- It translate the language of web pages (HTML documents) into viewable graphical pages
- It translates the code of hyperlinks into clickable links
- It de-compresses and displays JPEG images
- It displays GIF and PNG images
- It can facilitate communication between your computer and a server. eg To enable credit card transaction via scripting and programming languages like php and Java.
- It determines how a non html file (such as a pdf, MP3, or AVI) should be handled.
- It utilise's a system of installed plug-ins to handle non-standard or new file types which the browser cannot handle natively.
Popular web browsers include ...
Web browser software continues to develop with each new version offering added functionality and support for new web technologies and file formats. Web designers need to predict average end-user target systems by attempting to profile or determine their hardware (screen size, CPU etc) installed browser version and installed plug-ins.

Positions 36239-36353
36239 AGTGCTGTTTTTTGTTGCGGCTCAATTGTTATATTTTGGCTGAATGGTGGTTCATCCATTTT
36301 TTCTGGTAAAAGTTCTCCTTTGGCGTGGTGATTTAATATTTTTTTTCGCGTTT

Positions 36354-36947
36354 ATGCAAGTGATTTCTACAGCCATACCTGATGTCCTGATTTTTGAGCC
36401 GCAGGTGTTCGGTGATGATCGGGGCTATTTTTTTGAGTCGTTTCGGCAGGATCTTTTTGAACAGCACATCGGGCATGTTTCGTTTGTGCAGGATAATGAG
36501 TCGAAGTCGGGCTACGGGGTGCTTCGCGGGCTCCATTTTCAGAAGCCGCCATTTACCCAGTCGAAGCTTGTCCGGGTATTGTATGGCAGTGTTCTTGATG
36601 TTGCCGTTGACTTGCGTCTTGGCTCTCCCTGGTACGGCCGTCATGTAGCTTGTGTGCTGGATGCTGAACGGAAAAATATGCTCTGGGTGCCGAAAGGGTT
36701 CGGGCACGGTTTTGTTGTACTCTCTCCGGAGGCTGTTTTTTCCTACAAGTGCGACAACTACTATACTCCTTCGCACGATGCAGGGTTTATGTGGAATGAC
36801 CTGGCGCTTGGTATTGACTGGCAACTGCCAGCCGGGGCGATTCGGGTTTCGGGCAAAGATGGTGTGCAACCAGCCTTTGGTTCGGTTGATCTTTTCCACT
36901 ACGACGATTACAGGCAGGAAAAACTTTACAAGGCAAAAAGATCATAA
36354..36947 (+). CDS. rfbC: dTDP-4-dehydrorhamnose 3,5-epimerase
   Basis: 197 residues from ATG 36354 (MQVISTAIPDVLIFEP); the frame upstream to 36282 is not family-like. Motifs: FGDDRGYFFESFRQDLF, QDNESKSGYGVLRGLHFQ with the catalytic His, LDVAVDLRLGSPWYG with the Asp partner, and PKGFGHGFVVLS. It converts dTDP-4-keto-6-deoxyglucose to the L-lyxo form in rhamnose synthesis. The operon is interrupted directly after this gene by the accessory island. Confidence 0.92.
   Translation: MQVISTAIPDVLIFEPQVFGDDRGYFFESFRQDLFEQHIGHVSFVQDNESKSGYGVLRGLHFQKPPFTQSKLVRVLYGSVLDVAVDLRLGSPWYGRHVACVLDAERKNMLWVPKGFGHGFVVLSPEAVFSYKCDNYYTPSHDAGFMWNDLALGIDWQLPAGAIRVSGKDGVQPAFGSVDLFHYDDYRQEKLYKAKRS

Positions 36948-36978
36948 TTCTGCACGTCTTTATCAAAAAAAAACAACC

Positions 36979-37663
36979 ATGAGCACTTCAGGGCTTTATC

What are browser plug-ins?
Web browsers can handle relatively few types of data/file types on their own, therefore they utilise a system of additional program elements called plug-ins. These plug-ins are loaded (or integrate) with the core browser program when it is launched.
|Dosen't need plug-in||Needs plug-in|
|all flavours of html, all tags
.png (not fully supported)
Shockwave (.dcr, .dxr)
Adobe Acrobat (.pdf)
Video (all types)
Audio (including .wav, .aif & MP3)
Plug-ins & file helpers
Plug-ins are sometimes called File Helpers. Some plug-ins handle only one file type (eg Adobe Reader, Flash). Because some file types can be handled by a variety of plug-ins, Internet Explorer allows you to determine which files are handled by which plug-ins.
If a new plug-in/file format become popular enough they may be integrated within the source code of future browser versions.
Where do i get plug-ins?
Many plug-ins will be pre-installed on your machine, but if you're browser encounters a new file type it doesn't have a plug-in for, it may prompt you to download it.